London Financial Centre’s Historic Buildings to Be 50% Powered by a Solar Farm in Dorset

Why Global Citizens Should Care

The UN Global Goal 13 calls for countries to take action on the climate and that means organisations large and small doing their bit to convert to sustainable energy and stop investing in fossil fuels. As just one step in that direction, it’s positive that such a significant area of London will be switching to solar energy, but there is still so much more to do. To find out more and take action on climate issues, join us here.

Administrators for the City of London, a historic central district within the wider capital city of London, have signed a 15-year energy deal to receive power from a purpose built Dorset-based solar farm. 

The £40 million deal with French renewable energy company Voltalia means that the area will receive enough clean energy to power the equivalent of 15,000 homes for the next 15 years. 

It will be used to make up at least half of the electricity required to run the area’s historic buildings such as the Guildhall buildings, the Barbican Centre, and Smithfield Market, among others. 

The City of London is famed for housing much of the UK’s financial sector and the Bank of England, and it is known colloquially as just the City or the Square Mile. However, it is only buildings managed by the City of London Corporation, the area’s governing body, that will benefit from the solar energy. 

The City of London Corporation has used clean energy to supply some of its power since 2018, buying from existing energy projects. However this is the first time the Corporation has struck a deal to help build a renewable energy project from scratch that it can rely on, the Guardian reported.

Jamie Ingham Clark, of the City of London Corporation, told the Evening Standard this way of sourcing renewable energy was “pioneering” and that other local councils could take inspiration from it. 

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“This is a pioneering scheme which we hope will lead the way for local authorities across the UK,” he said. “It means they can play their part in reducing emissions without the risks of owning their own energy firms or infrastructure and without the need for government funding.”

The deal means the City of London Corporation will save around £3 million a year in energy costs, it claims. 

“Like many organisations, we face an uncertain economic landscape in the wake of Brexit and COVID-19,” Clark continued. “However, we can’t allow that to prevent us tackling climate change, which is now recognised as a global issue which requires immediate action and investment.”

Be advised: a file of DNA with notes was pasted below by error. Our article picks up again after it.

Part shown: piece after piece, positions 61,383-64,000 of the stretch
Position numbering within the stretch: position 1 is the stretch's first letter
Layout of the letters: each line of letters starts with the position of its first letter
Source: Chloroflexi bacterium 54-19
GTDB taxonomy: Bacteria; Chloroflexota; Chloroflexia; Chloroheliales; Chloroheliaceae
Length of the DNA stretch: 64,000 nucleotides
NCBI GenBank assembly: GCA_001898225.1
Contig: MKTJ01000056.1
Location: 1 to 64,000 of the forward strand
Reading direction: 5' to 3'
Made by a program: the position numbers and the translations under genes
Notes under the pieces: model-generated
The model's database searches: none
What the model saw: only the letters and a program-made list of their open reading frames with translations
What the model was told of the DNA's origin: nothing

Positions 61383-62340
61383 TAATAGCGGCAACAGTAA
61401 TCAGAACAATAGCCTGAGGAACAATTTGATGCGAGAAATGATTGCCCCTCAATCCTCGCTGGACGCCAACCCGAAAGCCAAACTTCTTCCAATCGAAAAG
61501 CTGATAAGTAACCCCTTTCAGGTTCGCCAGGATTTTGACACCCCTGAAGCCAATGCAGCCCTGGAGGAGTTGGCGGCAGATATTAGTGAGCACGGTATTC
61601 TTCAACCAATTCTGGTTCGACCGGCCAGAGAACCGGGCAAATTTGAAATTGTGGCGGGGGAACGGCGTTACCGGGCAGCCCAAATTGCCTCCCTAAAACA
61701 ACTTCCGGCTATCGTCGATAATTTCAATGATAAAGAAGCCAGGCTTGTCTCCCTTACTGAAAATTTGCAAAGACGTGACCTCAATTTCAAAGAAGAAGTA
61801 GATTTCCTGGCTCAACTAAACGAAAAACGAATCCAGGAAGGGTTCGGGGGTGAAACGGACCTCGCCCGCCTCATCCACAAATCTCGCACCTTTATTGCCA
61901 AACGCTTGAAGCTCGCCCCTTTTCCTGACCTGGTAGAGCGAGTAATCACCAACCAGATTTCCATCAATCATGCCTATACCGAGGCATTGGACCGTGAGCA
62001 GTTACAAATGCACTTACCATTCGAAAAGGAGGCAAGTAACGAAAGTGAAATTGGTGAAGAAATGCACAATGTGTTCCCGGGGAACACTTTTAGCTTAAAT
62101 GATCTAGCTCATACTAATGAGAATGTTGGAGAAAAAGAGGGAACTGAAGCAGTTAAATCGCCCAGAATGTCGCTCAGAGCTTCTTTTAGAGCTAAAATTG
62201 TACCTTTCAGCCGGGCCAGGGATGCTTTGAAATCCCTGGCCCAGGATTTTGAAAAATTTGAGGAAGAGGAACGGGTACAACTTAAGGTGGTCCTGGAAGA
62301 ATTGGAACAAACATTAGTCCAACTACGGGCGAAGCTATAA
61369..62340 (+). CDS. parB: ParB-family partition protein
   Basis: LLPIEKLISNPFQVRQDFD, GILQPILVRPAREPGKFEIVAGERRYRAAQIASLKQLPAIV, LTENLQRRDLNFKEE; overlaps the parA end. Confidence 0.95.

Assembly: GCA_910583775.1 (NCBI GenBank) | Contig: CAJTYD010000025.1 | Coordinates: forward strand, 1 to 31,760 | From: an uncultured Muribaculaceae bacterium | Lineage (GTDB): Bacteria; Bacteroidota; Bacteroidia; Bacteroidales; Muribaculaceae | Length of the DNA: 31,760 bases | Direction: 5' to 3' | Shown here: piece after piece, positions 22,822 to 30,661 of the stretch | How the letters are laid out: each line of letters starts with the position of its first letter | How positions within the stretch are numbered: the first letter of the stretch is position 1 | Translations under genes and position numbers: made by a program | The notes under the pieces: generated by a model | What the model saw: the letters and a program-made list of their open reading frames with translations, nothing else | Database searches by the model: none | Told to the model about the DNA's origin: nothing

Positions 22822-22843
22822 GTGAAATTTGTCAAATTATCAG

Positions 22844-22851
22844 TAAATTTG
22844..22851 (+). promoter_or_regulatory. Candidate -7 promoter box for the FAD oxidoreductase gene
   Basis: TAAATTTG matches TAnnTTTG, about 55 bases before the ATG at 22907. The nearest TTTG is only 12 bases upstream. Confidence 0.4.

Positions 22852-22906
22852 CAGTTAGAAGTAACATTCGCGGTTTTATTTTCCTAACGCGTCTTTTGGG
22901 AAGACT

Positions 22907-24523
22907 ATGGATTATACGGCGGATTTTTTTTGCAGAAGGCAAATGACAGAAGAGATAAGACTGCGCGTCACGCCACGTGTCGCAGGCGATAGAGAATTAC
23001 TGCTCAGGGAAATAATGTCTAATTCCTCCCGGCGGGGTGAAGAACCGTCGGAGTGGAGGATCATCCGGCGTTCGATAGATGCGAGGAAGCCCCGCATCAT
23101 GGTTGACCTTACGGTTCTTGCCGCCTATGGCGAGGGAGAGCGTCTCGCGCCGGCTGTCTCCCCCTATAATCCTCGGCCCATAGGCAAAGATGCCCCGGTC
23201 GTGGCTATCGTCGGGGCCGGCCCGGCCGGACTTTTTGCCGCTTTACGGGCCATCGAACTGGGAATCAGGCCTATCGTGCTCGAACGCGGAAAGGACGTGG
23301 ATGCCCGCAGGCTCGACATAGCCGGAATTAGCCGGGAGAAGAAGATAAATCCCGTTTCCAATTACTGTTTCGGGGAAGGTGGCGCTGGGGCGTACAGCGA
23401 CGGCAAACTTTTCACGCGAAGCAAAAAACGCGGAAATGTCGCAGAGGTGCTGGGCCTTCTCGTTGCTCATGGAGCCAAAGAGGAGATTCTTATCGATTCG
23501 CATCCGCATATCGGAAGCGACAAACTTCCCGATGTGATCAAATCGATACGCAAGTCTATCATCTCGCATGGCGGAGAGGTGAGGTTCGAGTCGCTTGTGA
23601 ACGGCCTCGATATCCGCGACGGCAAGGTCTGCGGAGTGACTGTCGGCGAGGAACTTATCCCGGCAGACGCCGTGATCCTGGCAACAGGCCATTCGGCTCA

The boost for renewable energy in the City comes after the Prime Minister Boris Johnson announced a 10-point plan for a green recovery from COVID-19, which was set out on Tuesday. 

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It includes some policy ideas that have already been previously proposed by the government — including bringing forward a ban on fossil fuel run cars from 2040 to 2030, which Global Citizen reported on in September. 

Other parts of the plan include a £200 million investment in carbon capture initiatives; a pledge to quadruple offshore wind power by 2030; further investment in hydrogen-sourced power; £1 billion to invest in green homes; and a pledge to plant 30,000 hectares of trees each year. 

The plan has been welcomed by some organisations, but others warn that the proposals need to be bolder to truly make a difference. National Trust director Hilary McGrady said it was a “fantastic platform” to start with ahead of the COP26 climate conference, which will be hosted in Glasgow next year. 

But she said that “technology alone can’t cut emissions and restore nature”, adding: “The government will need to follow this up with an ambitious pledge to cut carbons emissions by 2030, in line with the Paris agreement.” 

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Meanwhile, a transport think tank called New Automotive has published an analysis finding that waiting until 2030 to fully ban petrol cars will not be fast enough, the Guardian reported — because the number of new cars on the roads between now and 2030 will be enough for the country to miss its carbons emissions targets. Instead they say the ban needs to be in place from 2026.

A statement from Downing Street said the new commitments “mark the beginning of the UK’s path to net zero, with further plans to reduce emissions while creating jobs to follow over the next year in the run up to the international COP26 climate summit in Glasgow.” 

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